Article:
Posts Tagged ‘Norfolk Southern’

Railroads Warned About Clandestine Tracking

September 25, 2015

The Association of American Railroads has sent out an alert to its members to be on the lookout for clandestine freight car tracking devices along their tracks.

The alert was sent after Norfolk Southern police found such a device in New Jersey.

An AAR alert included this image of an unauthorized line side freight car tracking device.

An AAR alert included this image of an unauthorized line side freight car tracking device.

The alert, which was obtained by Trains magazine and reported on its website on Thursday, noted that the devices are not authorized by the railroad industry.

Trains said the alert noted that NS police determined that the tracking device was installed by a company known as ClipperData.

The tracking device, known as an automatic equipment identification or AEI reader, tracks the movement of freight cars by monitoring the car’s built-in radio beacons.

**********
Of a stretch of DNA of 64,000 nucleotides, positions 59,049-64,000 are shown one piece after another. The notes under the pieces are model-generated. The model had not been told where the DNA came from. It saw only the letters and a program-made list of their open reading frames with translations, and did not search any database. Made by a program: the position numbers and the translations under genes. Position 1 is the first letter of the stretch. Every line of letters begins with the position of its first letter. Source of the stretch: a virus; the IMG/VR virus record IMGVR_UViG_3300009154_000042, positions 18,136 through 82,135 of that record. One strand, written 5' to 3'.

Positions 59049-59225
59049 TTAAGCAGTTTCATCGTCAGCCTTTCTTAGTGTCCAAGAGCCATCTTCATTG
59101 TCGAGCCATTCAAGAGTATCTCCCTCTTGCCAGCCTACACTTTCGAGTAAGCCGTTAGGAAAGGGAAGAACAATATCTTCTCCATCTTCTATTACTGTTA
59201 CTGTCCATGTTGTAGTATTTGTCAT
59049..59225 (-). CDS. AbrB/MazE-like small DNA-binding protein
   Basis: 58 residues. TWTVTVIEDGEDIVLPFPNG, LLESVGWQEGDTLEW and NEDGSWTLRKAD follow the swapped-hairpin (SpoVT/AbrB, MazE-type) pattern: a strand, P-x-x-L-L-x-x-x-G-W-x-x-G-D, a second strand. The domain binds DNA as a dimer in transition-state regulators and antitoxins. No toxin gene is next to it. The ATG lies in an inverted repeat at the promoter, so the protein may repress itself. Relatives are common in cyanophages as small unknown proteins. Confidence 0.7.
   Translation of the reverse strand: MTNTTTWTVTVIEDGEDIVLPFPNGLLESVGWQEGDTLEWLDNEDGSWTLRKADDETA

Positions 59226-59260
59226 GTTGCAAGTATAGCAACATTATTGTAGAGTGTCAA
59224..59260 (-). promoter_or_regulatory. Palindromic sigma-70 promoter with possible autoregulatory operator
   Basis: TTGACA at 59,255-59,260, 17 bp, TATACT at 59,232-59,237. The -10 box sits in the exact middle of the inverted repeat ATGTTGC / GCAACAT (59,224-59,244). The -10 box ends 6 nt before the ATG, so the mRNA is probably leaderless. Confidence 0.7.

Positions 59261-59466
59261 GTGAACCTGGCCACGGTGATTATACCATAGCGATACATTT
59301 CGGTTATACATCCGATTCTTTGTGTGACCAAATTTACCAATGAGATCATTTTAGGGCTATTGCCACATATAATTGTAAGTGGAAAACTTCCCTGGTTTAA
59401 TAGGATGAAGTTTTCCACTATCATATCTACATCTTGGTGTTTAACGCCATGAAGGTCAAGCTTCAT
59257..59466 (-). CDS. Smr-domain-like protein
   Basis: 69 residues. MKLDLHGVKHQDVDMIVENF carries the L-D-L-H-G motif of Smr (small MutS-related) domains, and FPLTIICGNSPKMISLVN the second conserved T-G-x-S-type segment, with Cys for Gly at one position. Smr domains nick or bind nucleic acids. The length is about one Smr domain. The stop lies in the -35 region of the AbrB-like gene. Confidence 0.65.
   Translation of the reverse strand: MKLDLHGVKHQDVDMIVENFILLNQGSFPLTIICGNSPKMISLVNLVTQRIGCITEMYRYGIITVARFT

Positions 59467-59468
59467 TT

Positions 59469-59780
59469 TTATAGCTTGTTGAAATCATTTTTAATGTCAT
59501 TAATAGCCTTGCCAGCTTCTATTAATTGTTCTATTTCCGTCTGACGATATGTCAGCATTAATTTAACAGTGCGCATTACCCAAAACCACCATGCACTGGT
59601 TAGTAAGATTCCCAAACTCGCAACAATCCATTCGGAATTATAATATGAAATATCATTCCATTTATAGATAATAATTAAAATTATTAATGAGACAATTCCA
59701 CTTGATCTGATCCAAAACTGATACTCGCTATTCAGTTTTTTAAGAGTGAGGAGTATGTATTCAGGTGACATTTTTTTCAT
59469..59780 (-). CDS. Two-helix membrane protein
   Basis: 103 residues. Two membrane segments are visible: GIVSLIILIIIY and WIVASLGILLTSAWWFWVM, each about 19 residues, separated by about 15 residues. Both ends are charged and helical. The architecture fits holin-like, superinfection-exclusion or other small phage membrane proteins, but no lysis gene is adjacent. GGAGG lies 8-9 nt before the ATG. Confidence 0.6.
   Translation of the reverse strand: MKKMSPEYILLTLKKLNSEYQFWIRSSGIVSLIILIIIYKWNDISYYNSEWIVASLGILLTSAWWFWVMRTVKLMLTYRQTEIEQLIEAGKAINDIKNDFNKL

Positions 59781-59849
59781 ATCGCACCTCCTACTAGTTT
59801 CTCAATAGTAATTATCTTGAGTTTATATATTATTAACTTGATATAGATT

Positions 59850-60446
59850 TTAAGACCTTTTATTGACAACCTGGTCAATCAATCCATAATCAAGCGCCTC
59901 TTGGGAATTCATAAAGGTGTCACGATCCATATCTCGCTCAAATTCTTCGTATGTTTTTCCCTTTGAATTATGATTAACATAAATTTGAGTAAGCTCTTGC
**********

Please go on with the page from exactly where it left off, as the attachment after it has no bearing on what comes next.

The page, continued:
According to the Trains report, ClipperData was formed about two years ago and sells comprehensive data regarding the energy industry, including the movement of crude oil and other commodities.

NS police found a copy of a lease agreement between a homeowner living near a Conrail Shared Assets route and ClipperData, which gave the homeowner $500 to use an electrical outlet to power the AEI reader.

ClipperData CEO Sterling Lapinski told Trains that his company’s work is legal and his firm is seeking to sell data to and about the railroad industry.

He said potential customers include government agencies, trade groups and energy companies.

“We do have devices installed but the network isn’t operational yet,” Lapinski told Trains. “We’re not currently selling data, we’re just trying to see if it’s feasible.”